When some people lie, it’s because they don’t care for their spouse or partner anymore. They don’t care what the spouse or partner thinks either. They just don’t want to give that person ammunition. They only care about “getting what’s theirs” as some would say.

Their actions are more selfish and self-focused than loving. They will continue to do the behavior, but also lie about it due to apathy and lack of concern for their spouse.

This is not a great sign for the relationship. The spouse who is being dishonest has checked out at this point and could leave, but probably is enjoying some benefit, no matter how big or small, from staying connected to their partner.

Conflict and fear of losing a partner

The dishonest spouse might also be fearful of conflict and of losing their partner. Fear of conflict usually starts early on in the relationship and grows as conflict continues. They recognize that fights only make things worse and they fear losing their partner if fights continue.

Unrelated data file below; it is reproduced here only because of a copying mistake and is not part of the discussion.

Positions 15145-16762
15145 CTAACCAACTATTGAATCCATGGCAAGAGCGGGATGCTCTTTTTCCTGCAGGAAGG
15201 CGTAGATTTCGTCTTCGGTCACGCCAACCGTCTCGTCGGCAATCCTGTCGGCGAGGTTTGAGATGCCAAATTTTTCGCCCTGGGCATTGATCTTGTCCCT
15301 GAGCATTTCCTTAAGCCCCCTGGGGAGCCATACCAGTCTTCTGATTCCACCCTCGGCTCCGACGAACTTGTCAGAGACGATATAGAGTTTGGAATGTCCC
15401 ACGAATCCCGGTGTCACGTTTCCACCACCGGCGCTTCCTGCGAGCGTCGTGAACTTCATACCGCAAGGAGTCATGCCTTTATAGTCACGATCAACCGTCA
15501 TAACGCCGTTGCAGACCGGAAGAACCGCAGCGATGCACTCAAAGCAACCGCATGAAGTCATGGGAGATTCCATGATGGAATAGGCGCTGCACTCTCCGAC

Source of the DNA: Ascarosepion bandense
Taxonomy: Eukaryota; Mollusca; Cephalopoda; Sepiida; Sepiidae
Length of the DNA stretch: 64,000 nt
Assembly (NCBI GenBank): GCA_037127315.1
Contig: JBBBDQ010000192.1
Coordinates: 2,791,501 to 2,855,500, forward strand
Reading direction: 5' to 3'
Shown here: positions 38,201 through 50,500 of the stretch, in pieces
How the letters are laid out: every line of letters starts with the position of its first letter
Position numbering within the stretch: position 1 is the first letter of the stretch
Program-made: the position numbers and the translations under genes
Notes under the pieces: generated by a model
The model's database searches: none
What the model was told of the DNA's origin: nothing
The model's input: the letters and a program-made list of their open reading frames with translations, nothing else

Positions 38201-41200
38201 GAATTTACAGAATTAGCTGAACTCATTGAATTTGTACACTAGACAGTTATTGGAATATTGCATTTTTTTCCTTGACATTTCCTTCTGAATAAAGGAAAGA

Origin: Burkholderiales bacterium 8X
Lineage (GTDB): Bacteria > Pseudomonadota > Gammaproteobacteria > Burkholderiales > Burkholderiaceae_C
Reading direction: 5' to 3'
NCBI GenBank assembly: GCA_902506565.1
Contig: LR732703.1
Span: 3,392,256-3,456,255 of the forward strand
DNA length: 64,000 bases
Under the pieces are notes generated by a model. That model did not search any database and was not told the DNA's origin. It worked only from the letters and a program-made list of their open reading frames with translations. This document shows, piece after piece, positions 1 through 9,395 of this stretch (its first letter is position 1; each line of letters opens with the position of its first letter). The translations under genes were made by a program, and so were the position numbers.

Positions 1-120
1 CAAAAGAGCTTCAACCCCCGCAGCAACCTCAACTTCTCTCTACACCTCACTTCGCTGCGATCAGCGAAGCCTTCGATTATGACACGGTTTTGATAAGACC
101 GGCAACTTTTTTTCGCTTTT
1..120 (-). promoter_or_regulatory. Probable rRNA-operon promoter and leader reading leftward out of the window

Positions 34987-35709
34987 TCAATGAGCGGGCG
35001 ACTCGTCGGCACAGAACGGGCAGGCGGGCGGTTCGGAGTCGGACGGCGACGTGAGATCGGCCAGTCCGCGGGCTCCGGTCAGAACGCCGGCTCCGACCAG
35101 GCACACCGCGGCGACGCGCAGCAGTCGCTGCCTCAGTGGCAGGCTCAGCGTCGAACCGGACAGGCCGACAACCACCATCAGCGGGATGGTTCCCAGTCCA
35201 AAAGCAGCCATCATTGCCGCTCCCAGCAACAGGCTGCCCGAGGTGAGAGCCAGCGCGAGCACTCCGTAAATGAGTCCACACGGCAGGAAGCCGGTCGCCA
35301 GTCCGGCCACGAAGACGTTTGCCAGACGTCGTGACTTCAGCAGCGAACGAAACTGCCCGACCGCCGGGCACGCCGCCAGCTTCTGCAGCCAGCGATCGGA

They are conditioned to avoid any conflict or fight at all costs. In essence, their thoughts tell them that it would be better to lie than to lose their partner in a fight. I see a lot of this in my counseling practice. The dishonest spouse longs to be honest, but is deathly afraid of fighting and losing their partner’s trust, although they already have wrecked it.

Usually, these couples have had massive fights and the words “divorce” or “I’m leaving” have been said by the husband or the wife or both. It’s a toxic cycle, but one that needs to be broken. Honesty, help with conflict resolution, and improved communication is needed.


Dishonesty in marriage is not something to make light about. It is painful and destroys the marriage. However, understanding why your spouse lies can help provide a different perspective on dishonest behavior. Having a different perspective can help a couple find other ways to work through the core of their issues. Lying usually is never the core problem, something else is.

Brandon Coussens, LMFT

Brandon Coussens, LMFT


Brandon Coussens is a Licensed Marriage and Family Therapist and owner of Legacy Marriage Resources, LLC. To find out more about him you can go HERE.